Across The Country: Home Prices Outpace Wages

Across the United States home prices are on the rise. However, one city is an outlier when it comes to how large the divide is between median home price and wages.

Per an article published on Zerohedge, the latest data from the bureau of labor and statistics tells a story of home prices rising. In and of itself this is not surprising. However, median home prices are outpacing wage increases by a wide margin.

Hourly wages rose at a healthy 2.9% over last year. This is a decent gain, though it is below the target 3.5%-4.5% increase. However, home prices are rising more rapidly.  Every metro area in the United States saw rising home prices, and 15 out of 20 major cities saw increases of 5% or greater.

Winners and Losers

While all metro areas saw rising home prices, here are the winners and losers.

Lowest Percent Increase:

5. Miami

4. New York

3. Cleveland

2. Chicago

1. Washington D.C

Highest Percent Increase

5. Detroit

4. Portland

3. San Diego

2. Las Vegas

1. Seattle (by a lot)

While each of the metro areas with the largest increase saw a percentage change of between 6%-10%: Seattle was #1 by a mile with whopping 13.2% increase over last year.

The massive increase is seemingly without cause which is even more reason to be suspicious of the real estate market in Seattle. The 13.2% increase in home prices may suggest that a real estate bubble is forming.

Rising Home Prices: What Does It Mean?

According to NAR (National Association of Realtors) chief economist Larry Yun, the divide is troubling. The greater the disparity between home prices and wages; the less affordable homes become to the average buyer.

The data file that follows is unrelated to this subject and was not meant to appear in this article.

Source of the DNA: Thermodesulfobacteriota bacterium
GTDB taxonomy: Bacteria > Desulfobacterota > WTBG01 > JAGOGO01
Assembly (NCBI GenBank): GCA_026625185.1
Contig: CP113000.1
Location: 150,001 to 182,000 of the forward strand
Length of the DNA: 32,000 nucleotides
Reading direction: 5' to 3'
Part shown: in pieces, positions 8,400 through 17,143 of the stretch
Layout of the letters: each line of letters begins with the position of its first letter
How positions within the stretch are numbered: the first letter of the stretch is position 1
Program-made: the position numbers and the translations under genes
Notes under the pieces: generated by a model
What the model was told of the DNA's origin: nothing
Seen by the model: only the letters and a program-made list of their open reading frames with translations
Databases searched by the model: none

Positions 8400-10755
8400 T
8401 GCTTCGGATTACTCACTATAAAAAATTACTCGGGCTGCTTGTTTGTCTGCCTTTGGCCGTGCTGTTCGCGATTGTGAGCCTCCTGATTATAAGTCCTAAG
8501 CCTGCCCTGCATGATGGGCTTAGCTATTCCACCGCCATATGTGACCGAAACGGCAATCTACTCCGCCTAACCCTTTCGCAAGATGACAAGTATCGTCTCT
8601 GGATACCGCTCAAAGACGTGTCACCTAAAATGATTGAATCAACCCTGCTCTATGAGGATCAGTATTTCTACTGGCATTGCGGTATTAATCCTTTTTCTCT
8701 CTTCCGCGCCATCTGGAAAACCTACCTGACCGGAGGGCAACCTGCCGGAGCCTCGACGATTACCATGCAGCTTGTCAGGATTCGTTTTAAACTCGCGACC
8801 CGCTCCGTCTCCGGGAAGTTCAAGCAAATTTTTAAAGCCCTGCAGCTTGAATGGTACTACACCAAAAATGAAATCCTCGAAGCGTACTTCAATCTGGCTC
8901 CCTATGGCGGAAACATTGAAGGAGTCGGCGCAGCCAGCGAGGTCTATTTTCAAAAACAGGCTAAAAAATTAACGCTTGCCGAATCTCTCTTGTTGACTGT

What’s more, the percentage increase in household income necessary to buy a median-priced home in these markets is increasing. On average, an end-user, shelter-buyer with a 10% down payment would need a 6% increase in income in order to afford a home in most of the United States. By comparison, the average home buyer in Seattle would need a 23% increase in earnings to afford a median-priced home in the city.

Notable exceptions are Pittsburgh and Atlanta where prices remain relatively affordable.

Bottom Line

The housing market is usually stable, however memories of 2008 are still fresh in many people’s minds. There are also peaks and valleys when it comes to real estate and with pending changes to both tax and interest rates on the horizon, things can change rapidly.

Most of the largest US cities are seeing rising home prices at a rate that outpaces the relative earnings of potential buyers. Of course, these are median prices and wages so your mileage may vary based on your own income, savings, and more. This is why City vs City’s powerful cost of living calculator can help you make an informed choice based on your situation. Not statistical averages.

For example, while the New York metro area saw a relatively small increase in home prices over last year, the average cost of homes in the area are still higher than many other cities in the country. What you may consider an inexpensive home in New York may be a palace in Cincinnati.

With City vs City’s patent pending technology, you can compare different cities to see how they stack up. Compare your current city with another one in the United States. Calculate your earning, spending habits, and other factors to see if the city you’re thinking of moving to is a better fit.

While the housing market will ebb and flow; City vs City will be front and center with the tools and data you need to find your next home city.